Flowers From Colombia Not Tested For Toxins

Unless you’re trying to pull some gothic gesture, you may want to avoid giving your beloved flowers from Colombia this Valentine’s Day.

The U.S. doesn’t test imported flowers for toxins. A survey of the pesticides Columbian growers apply indicates use of chemicals linked to higher incidences of cancers and neurological disorders among workers.

Colombia produces 62% of the flowers sold in the United States. — BEN POPKEN

Do you know where your flowers have been? [AP via Consumer World Blog

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  1. Not meaning to be an evil grammar-policenik, but I do believe that the name of the country is spelled Colombia, not Columbia, as in the name of The District, the university, and the sportswear brand. Cheers.

  2. Kos says:

    So can we assume that all the 2 dozen for $8.99 deals in NYC delis are from Columbia?

  3. bluegus32 says:

    Wait a minute! Are you telling me that the Colombians are acting in a less than responsible fashion?

    This doesn’t mean that my cocaine isn’t pure, does it? Cuz if it’s true, I’m going to have to start getting my smack from local growers. Support the local economy, that’s what I always say.

  4. medalian1 says:

    The article I read was more about how dangerous it is to the workers, not that it posed a risk to the flower recipient. Who really cares about the Colombian workers? That’s like asking me if I care about the workers that pick the tomatoes used in my taco bell tacos.

  5. shoegazer says:

    Granted, toxins are bad, but the article never pointed to a consumer risk, the health problems come with prolonged exposure to the sprays. So isn’t it a bit misleading to suddenly represent this as a health risk?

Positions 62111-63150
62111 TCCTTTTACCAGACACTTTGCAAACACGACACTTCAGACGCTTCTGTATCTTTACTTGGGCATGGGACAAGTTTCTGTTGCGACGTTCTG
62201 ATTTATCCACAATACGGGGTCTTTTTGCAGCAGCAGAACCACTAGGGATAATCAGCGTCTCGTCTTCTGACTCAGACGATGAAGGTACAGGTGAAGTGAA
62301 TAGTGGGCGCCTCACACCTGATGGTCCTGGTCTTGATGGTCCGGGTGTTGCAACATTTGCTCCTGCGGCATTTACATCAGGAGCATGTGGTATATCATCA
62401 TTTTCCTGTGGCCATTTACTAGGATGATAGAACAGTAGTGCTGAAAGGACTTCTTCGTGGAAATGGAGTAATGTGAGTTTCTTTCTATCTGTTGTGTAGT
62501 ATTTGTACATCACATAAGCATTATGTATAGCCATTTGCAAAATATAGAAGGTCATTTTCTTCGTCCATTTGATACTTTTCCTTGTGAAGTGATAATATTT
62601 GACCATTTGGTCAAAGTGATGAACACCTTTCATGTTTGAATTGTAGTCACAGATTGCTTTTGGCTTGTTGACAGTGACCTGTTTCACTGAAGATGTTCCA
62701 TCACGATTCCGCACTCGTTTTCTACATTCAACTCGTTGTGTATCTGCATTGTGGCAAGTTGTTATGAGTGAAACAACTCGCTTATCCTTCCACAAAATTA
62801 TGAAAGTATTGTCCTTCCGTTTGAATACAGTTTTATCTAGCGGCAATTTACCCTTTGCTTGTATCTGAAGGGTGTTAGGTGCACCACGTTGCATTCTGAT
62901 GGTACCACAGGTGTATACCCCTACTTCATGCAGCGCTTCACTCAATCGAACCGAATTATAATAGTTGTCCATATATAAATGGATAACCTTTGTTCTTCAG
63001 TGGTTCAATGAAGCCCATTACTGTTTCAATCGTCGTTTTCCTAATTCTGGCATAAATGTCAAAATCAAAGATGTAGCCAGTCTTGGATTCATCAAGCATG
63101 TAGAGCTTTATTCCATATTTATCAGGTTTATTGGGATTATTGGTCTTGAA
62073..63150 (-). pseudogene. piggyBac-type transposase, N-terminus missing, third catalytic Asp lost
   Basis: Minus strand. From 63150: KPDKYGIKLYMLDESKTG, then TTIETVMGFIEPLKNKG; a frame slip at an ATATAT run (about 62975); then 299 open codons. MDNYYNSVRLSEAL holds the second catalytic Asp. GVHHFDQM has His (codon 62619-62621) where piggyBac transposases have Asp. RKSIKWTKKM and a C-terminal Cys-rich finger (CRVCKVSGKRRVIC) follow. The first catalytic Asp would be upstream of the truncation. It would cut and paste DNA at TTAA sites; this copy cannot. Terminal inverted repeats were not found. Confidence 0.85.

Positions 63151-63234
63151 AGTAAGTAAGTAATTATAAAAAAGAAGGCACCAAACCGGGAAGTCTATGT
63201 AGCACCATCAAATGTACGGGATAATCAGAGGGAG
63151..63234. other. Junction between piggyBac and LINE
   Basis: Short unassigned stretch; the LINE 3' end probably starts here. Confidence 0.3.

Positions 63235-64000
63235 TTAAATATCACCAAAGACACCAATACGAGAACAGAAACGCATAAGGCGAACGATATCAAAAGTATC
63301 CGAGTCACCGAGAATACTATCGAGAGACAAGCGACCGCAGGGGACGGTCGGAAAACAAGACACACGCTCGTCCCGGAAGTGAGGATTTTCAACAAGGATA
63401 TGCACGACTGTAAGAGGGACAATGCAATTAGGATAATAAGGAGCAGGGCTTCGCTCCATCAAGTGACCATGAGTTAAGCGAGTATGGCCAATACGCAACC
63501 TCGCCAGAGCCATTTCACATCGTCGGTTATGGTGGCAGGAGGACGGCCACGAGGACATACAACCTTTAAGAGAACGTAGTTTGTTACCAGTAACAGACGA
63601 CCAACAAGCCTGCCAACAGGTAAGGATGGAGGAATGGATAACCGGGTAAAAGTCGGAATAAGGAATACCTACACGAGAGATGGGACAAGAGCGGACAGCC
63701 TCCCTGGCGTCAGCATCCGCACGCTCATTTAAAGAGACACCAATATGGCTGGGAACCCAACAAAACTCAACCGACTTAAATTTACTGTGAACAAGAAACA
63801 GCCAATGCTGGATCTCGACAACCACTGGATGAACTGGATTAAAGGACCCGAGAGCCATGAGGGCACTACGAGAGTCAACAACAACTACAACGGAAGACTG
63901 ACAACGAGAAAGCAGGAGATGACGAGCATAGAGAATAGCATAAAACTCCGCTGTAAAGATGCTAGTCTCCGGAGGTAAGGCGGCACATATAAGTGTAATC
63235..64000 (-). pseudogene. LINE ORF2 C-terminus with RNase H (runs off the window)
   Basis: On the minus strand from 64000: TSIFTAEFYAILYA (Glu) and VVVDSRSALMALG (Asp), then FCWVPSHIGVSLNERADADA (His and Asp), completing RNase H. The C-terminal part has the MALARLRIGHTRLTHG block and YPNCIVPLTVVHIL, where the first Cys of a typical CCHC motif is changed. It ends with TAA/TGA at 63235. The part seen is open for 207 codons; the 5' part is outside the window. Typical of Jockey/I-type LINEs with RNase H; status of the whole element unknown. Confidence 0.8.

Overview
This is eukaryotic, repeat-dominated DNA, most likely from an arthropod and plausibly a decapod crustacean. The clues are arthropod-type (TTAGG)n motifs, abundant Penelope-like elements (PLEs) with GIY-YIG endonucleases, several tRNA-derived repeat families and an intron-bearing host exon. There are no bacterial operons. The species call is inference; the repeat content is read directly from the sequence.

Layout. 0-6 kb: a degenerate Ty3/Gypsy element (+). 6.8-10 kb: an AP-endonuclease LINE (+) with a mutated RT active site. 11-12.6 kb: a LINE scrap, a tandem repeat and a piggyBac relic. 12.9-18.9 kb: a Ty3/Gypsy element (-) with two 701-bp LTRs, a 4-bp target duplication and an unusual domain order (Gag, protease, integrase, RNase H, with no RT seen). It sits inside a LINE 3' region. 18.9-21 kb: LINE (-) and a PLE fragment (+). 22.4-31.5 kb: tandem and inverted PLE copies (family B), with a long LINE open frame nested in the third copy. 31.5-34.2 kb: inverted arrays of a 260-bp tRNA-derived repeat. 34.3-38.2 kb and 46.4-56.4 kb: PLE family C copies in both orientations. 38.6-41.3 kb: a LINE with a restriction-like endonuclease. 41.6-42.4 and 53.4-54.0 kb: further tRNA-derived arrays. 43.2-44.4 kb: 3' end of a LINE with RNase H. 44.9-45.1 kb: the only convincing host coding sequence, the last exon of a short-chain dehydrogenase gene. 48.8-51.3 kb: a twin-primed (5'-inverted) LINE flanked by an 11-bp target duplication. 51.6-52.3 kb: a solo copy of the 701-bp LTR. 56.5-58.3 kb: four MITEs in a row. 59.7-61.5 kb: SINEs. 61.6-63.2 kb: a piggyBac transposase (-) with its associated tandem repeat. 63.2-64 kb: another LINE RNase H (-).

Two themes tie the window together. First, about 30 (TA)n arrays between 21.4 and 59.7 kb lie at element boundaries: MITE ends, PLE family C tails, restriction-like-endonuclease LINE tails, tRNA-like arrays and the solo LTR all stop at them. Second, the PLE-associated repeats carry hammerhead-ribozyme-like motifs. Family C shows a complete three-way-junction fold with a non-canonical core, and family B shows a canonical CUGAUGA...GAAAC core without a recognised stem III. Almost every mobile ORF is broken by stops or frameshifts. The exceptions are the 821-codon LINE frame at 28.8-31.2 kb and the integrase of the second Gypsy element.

6. medalian1 says:

    Holy fuckballs commenting here is a pain in the ass, takes two or more times to get my sheet to go through.

    Does anyone buying the flowers really care about the people in Colombia that grow and harvest these cheap flowers? I’m making paper flowers this year, posted on lifehaker … should get super points for it cause the homemade factor.

  7. shoegazer says:

    durr, what medalian said, only less dismissive of columbians. and tacos.

  8. royal72 says:

    unless you’re planning on dipping your rose thorns in poison, you got nothing to worry about. in reality it’s more along these lines,
    “damn it! they’re not buying our more expensive american flowers. we came up with this damn holiday to sell the fucking flowers in the first place. so what are we gonna do?!… write this down and send it your journalist buddy…”

    that cheeseburger and fries your eating right now as you read this, has more toxins and is more dangerous than a couple of flowers.

  9. John Stracke says:

    unless you’re planning on dipping your rose thorns in poison

    Nothin’ says lovin’ like hemlock in the oven!

  10. AcilletaM says:

    So does a boycott of Colombian flowers lead to more farmers there growing more coca? Gawker commenters must be estatic!